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Wednesday 25 March 2015


Eng. Mahmud Hassan — It is bizarre the way Hawiye is dealing with the current federalisation in Somalia. While they have the largest and most resourceful land, they preferred to divide themselves into pieces of enclave lands and fight each other with donor expectations, while others are united and made their own legacy in Somalia and East Africa.


Currently, Hawiye seems to be facing emerging crises for creation of it is federal legacy. For example, Xawaadle wants to create its own Hiiraan State and dominate it while at Middle Shabelle, Abgaal wants to dominate and create middle Shabelle and Hiiraan State all together.

Another example is the two sub-sub clans of Habargedir (Ceyr and Saleebaan) who are disputing whether the capital city of the region would be Cadaado or  Dhuusomareeb.  Actually, what they are quarrelling is unconstitutional according to the federal constitution which says “two or more states can create a federal state in Somalia.”  Hence, due to this state is combined Galgaduud and half of Mudug, as well as   Xawadle’s approach that want to create Hiiraan state from a single region appear a devoid strategy.  

The truth is Hawiye has already lost Lower Shabelle Region and parts of Mudug. However, if they unite for the rest of their territory, I think still they have demographic, economic, and political power opportunity that they can compete with other major large tribes in Somalia.  

Somalia’s emerging federal government system will look like “clan-based citizenship territory” with loose government connections and that every clan should keep its own territory and resources “divide and rule policy” while Ethiopia chosen Ethno-states federalism but more powerful government. Hence, the more the Hawiye clans organise themselves and focus one large State the more power they will play in the system.  On the other hand, if they accept the agenda of divide and rule policy, then they will end up small enclaves and ruled by others.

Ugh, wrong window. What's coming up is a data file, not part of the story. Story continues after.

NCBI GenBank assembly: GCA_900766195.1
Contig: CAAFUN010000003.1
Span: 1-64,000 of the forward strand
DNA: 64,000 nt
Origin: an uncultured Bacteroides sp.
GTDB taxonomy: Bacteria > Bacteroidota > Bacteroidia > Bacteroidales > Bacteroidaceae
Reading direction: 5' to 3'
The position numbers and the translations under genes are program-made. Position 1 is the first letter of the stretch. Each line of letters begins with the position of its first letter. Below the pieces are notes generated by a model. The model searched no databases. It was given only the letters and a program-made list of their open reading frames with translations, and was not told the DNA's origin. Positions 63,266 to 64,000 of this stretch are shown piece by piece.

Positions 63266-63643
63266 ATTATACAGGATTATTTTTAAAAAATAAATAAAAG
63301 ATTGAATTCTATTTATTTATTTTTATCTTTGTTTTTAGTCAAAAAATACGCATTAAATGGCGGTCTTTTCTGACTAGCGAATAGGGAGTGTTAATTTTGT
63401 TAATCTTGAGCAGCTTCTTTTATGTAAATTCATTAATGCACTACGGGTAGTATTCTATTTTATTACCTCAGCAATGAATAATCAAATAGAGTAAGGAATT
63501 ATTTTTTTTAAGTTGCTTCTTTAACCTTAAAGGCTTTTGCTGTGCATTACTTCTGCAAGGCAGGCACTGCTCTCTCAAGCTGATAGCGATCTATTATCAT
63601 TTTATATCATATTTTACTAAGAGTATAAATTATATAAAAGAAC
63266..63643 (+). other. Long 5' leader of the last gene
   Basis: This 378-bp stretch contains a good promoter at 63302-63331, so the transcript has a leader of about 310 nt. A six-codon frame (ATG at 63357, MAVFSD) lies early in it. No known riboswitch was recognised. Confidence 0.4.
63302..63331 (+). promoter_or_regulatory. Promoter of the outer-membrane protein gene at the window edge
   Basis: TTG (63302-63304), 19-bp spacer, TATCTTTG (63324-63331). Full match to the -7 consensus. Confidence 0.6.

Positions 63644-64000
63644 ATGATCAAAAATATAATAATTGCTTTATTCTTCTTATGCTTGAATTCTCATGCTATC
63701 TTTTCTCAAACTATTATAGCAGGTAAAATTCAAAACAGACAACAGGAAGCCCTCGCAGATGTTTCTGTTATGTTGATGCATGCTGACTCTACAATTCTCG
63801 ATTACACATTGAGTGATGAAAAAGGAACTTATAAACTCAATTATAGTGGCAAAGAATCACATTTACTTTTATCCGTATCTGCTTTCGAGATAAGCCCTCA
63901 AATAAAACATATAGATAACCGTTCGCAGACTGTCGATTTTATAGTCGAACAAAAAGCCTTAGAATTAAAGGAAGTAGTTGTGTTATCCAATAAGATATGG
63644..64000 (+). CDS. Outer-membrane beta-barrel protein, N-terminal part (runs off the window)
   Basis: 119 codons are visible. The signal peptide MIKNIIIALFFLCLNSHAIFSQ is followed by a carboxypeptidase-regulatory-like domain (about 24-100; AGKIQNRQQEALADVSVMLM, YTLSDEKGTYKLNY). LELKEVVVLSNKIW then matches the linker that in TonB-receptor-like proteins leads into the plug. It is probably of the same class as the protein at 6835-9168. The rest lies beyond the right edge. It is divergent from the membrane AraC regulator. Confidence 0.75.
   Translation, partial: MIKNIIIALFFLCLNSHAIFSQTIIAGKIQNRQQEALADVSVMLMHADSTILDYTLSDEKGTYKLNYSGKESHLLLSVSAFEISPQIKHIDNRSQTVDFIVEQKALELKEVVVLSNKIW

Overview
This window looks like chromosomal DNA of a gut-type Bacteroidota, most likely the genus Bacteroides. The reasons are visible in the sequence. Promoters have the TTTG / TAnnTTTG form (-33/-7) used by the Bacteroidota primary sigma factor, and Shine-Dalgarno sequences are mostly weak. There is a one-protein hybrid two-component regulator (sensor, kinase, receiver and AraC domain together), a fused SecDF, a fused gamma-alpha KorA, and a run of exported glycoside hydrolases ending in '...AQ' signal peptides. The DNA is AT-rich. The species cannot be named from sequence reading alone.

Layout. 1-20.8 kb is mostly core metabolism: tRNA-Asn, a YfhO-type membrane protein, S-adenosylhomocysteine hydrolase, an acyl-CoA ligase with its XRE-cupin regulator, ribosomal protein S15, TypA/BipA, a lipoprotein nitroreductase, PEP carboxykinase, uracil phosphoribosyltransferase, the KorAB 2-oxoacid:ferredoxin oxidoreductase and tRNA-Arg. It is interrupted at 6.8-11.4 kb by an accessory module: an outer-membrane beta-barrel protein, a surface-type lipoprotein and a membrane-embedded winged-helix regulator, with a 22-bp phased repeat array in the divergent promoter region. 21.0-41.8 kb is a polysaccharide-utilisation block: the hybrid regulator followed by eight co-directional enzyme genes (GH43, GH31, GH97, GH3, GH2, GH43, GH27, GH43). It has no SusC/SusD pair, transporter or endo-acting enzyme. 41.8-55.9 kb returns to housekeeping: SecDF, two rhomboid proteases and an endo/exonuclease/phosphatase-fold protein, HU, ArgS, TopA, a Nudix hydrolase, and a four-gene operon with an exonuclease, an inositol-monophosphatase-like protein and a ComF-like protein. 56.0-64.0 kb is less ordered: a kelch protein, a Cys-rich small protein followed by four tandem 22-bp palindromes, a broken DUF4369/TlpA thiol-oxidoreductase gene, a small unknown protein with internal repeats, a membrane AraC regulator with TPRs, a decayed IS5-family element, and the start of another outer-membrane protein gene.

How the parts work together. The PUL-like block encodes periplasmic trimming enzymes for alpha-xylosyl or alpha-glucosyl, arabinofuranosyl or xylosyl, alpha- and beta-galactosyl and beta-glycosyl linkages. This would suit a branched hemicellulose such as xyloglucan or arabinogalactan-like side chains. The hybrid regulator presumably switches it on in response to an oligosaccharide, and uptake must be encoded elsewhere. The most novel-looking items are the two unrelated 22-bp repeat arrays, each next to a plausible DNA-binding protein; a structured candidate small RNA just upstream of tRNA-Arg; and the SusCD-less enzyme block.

One more critical point is the peace conference currently undertaking at Dh/Mareeb which appeared illusive because it lacks genuineness of reconciliation and transparency. For example, who is who made the peace for? Towns don’t make peace between them, it is people/known clans who makes peace in between them and should be mentioned publicly for the sake of public witnesses. 

Further, it was better if the reconciliation had been broader and all Hawiya and non-Hawiye clans should have been participated.  It was better if they copied the other reconciliation meetings which occurred in other parts of Somalia such as Puntland Daarood reconciliation conferences, Sade in Garbaharey or in Somali-land elders meeting.   The clans who should be in the reconciliation should include: Hawiye: Murusade, Abgal, Habargidir, Duduble, Gaaljece, Xawaadle, Badi cadde, Jajelle, Jiidle, Ujeejeen and Sheikhaal,  Wa’dan, Wadallan, Makanne and Reer Shabeelle. In addition the Minorities such as Jareer , Shiidle, Gibil-ad, Midgaan and also other  non Hawiye clans  such as Mareexaan and  Dir.  

The genuine reconciliation of those clans can produce sustainable peace in the region. No one would have hired a private jet from town to town which currently occur often in South Somalia.  After genuine peace, the region will focus on building infrastructure, such as roads, jets, ports, telecommunication and electricity infrastructure. There are huge resources in this region according to international study. The next chapter will explain more about the resources and development.

Super Hawiye state resources and infrastructure development

The permanent waters from the Shebelle River make some of these regions the breadbasket of Somalia. Besides being rich in agricultural resources, the area sustains a large proportion of Somali livestock mainly camel, cattle, goats & sheep and other.